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Monday, February 19, 2007

E.R. and Ann Taylor Park



Introduction: ER and Ann Taylor Park is a 26 acre park located at 1850 Reed Road, just south of Reliant Center. It is known by birders for its many species of birds migrating through the park. It has several bird blinds including raised ones. The park also has several of the largest oak trees I've ever seen. They are settled in the midst of forest trees and bogs.

Location:Located at 1850 Reed Road, near the intersection of Reed and Almeda. From downtown, take 288 south, exit Reed Road, turn west (right). It is located next door to a rodeo parking lot and backs up against Almeda. Maps to location: Click Here

There is a good trail map posted at the park. Here is an online copy but very difficult to read: http://www.houstontx.gov/parks/images/Parks/wpe9.gif

Hours:Could not find the hours posted, but there is a gate at the entrance. Since the park is unattended and there are no lights on the paths, I assume it is only open during the day.

Scoring: Walking = 3.5 Nature = 4
Walking: There is an uneven concrete path with some stretches of wooden boardwalks throughout the park. Good signage with mileage indicated for each part. Maybe because it is winter, parts of the path were obstructed with downed trees and overgrown bushes or weeds. I could get around them easily by going off the path. No bathrooms, water or lights. Most of walk was shady.

Nature: Lots of birds. There are bird blinds and bat boxes throughout. Several huge oaks. There is a large pond and several bogs (which may be seasonal). While I didn't see any, there are rabbits, raccoons, armadillos and foxes in the park. The back side borders busy Almeda Road which made it quite noisy.

Background: This park land was donated to the City of Houston by descendants of ER and Ann Taylor. Edward Ruthven Taylor was ill with tuberculosis after the Civil War. He was nursed back to health by his father's former slave, Ann George. They fell in love, but were unable to marry due to social and legal norms at the time. The two moved to this property which was named Myrtle after the fragrant myrtle trees on the property. They raised six children who were among the first African-Americans to graduate from college in Texas. Oil was discovered on the land and in 1921 oil was being produced from wells there.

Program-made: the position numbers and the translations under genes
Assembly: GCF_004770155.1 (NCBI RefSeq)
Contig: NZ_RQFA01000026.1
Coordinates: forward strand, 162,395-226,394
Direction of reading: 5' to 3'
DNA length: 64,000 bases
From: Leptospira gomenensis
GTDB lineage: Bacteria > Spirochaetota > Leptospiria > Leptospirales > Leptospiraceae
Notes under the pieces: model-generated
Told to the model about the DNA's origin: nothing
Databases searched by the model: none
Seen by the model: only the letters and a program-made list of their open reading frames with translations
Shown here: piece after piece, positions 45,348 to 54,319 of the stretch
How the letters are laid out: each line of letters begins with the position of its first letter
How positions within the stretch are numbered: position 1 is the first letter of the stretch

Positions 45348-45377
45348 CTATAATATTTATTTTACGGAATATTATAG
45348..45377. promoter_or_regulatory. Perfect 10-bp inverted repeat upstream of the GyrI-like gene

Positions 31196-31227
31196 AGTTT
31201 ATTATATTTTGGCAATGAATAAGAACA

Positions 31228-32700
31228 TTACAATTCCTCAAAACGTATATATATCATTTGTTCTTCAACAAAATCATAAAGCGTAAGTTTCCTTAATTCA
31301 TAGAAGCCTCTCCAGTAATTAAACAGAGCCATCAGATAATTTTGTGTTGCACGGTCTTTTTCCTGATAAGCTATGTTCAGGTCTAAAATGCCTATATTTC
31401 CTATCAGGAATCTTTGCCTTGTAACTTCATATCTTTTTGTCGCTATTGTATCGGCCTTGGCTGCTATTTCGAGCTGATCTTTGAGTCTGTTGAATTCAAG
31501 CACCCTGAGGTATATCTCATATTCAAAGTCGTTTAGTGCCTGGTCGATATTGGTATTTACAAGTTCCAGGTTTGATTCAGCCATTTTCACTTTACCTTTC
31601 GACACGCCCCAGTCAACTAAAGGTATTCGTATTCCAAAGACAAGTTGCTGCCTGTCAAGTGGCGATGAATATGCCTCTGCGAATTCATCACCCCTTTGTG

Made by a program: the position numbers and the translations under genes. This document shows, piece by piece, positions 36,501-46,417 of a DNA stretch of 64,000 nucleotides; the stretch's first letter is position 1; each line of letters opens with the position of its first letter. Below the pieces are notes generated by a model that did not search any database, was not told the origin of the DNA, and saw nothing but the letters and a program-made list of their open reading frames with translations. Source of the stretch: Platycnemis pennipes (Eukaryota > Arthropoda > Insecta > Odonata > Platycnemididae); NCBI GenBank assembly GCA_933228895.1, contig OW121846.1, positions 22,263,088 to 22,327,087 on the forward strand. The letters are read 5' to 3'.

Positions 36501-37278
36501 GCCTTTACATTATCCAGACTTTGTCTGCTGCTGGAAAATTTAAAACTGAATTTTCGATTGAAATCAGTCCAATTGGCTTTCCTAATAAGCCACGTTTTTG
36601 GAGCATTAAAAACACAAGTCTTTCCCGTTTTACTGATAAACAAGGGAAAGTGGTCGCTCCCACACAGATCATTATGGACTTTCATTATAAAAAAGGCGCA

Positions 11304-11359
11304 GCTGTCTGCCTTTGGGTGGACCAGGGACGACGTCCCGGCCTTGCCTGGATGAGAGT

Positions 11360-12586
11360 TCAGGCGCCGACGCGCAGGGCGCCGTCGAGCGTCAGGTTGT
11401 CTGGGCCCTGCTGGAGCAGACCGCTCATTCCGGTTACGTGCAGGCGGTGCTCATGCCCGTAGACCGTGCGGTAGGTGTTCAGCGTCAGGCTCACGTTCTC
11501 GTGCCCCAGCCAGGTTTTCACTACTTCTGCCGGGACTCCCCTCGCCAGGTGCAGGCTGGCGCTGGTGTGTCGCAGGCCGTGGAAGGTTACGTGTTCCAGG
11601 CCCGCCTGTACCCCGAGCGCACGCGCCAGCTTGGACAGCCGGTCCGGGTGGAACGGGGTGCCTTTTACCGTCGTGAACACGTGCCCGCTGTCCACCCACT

Coolest Thing About Park:The history of the park which includes a cemetery within.

Trails:The trail is 1.08 miles long and winds through forest and bogs and beside a pond. The trails are well defined and about 4 feet wide made of concrete and sometimes boardwalks over the more boggy areas. There is excellent signage with milage indicated. There also is a two story viewing stand near the pond. Bird blinds are throughout the park. At this writing, the trails were somewhat overgrown in places. Without this, it would make a great park for small children to walk as the trails are well defined and not too long.

Other things you'll want to know:

1. No water, bathroom facilities or lights in the park.
2. It is somewhat isolated. I was there on a Monday morning and was the only person in the park. Be sure to carry cell phone and water and ID whenever walking. My guess is weekends and summer would be more populated.
3. Nice picnic pavilion at the entrance with roof, several picnic tables.
4. Take binoculars for the bird watching.


Feel free to add any comments you think would be useful to others about this blog.

Photography by Mary Anne Fields.
All blog content is copyrighted, all rights reserved, Mary Anne Fields and Life Unfolds, 2006

2 Comments:

At Mon Mar 03, 03:23:00 AM CST, Blogger ilostmyjob said...

Is the cemetery visible/visitable? I just discovered this park the other day and didn't have time to explore.

 
At Thu Mar 13, 07:09:00 PM CDT, Blogger lifeunfolds.com said...

The cemetery is very small, only a couple of graves, I'm assuming, of the founders/previous owners. It has a small fence around it.

 

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